Starting today, the BDR will now run on the front page. Frankly, Dime's round up is the best of its kind and risks being missed in the increasingly crowded FanPosts. Moreover, the Round Up complements -- rather than competes with -- the more analysis-focused Morning Coffee. Bear with us as we experiment with formatting and how much to include above the cut so Dime's massive posts don't bury everything else. And join me in thanking her for what has truly become the essential post fora Longhorns fans to start his or her day. --PB--
The game of football has evolved in Texas. Once a state known for producing great running backs, now it's quarterbacks. The Dallas Morning News looks at the how and why of the state's transformation.
And which state produces the best college coaches? They come from Ohio.
The Washington Post looks at the benefits and stability of the coach-in-waiting.
Nebraska head coach Bo Pelini's and defensive coordinator Carl Pelini’s father has died. Condolences to the Pelini family.
Once again, our condolences to Iowa State. Justin Eilers, a Cyclone linebacker from 2000-01, was shot and killed.
Football isn't just about the competition. This is one of those times.
What do about that somewhat on, somewhat off running game? Mack Brown ponders the question.
Quan Cosby's maturity and leadership is a big factor in this season's success. He is also two shy of 200 receptions in his college career.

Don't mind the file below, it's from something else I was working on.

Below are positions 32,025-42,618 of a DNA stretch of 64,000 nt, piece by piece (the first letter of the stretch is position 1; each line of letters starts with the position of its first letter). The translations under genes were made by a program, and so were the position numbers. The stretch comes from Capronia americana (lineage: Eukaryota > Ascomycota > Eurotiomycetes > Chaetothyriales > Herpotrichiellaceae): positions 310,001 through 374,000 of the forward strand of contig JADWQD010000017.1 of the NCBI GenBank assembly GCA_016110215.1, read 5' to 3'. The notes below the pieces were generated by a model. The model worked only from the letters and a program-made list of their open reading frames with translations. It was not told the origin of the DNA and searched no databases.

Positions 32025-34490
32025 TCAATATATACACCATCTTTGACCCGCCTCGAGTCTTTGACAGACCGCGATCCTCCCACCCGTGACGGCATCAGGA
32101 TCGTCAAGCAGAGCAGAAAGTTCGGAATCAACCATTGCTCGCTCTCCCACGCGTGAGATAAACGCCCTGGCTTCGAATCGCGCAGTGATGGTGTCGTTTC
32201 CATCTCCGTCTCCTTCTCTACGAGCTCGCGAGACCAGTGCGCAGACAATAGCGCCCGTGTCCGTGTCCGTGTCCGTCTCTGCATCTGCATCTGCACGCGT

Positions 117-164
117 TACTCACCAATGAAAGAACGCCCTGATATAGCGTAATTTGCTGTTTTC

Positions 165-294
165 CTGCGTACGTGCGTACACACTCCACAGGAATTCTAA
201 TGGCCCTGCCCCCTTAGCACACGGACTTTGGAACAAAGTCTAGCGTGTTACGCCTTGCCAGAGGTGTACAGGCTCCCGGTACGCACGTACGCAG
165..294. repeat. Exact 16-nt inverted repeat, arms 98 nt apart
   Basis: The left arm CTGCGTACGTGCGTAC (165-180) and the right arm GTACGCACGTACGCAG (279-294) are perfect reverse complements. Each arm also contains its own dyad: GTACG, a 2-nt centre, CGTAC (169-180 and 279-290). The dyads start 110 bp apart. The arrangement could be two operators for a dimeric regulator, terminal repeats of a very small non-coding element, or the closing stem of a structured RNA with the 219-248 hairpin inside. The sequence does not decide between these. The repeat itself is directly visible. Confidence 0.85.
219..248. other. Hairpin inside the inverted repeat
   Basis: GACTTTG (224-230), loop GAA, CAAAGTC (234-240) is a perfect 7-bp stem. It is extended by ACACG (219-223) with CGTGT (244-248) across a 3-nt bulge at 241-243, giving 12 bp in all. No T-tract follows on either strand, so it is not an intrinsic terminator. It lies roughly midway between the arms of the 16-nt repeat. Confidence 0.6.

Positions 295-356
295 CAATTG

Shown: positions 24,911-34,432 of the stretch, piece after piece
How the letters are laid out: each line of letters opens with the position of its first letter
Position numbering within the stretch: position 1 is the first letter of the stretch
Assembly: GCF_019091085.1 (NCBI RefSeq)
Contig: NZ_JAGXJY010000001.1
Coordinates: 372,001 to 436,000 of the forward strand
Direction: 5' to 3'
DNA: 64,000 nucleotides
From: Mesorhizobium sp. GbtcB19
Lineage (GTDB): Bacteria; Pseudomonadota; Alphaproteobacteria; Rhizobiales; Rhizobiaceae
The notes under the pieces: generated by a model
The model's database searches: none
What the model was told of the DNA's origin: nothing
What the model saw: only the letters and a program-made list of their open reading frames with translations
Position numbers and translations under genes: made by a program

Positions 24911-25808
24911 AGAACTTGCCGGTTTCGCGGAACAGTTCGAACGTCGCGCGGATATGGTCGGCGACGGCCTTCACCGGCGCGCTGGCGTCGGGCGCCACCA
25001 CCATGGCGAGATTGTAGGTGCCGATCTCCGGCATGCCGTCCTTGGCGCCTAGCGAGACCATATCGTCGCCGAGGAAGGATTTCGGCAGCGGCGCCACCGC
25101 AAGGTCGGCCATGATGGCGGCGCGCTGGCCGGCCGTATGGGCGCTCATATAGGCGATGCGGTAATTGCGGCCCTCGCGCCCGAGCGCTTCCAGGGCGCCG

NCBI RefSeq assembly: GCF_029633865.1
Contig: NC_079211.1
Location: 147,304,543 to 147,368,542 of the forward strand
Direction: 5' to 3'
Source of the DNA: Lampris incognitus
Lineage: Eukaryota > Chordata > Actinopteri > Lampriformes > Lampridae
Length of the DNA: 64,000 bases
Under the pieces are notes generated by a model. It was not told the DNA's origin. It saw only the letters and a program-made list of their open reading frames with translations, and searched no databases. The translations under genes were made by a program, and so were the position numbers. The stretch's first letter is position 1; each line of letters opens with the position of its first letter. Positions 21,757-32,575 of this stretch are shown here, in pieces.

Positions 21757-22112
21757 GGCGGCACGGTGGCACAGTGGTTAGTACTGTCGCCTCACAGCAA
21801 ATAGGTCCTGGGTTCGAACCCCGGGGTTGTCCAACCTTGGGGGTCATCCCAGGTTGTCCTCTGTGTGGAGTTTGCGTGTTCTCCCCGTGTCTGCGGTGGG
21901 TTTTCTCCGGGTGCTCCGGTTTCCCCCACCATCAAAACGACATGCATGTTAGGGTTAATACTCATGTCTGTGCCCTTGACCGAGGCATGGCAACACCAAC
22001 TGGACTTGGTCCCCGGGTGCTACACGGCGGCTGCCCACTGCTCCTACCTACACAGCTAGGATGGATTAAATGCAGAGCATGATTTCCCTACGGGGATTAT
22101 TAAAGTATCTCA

The Horns better be ready for one question to come up over and over again in Glendale.
As much as the Longhorns might enjoy the Tostitos Fiesta Bowl, they'll be wishing they were a couple of thousand miles away, in south Florida, preparing for a national championship game. No one is questioning the Longhorns' qualifications, just whether they want to be in the Valley of the Sun against Ohio State.
The Texas players will probably be quizzed Monday, when they arrive in Phoenix.
40acressports has a Texas-Ohio State match-up.
Charles McClure, Lake Travis View, has first-hand knowledge of Chris Whaley, Paden Kelly and Garrett Gilbert. He is looking forward to the future.
Like I said, I have seen the future of UT football, and lo, it is good.
Ohio State tight end Rory Nicol has accepted his role for the team. It isn't about the individual, but what is good for the team as a whole.
Like many young players, Nicol came into the program hoping to play a starring role, which in his mind meant catching passes and scoring touchdowns.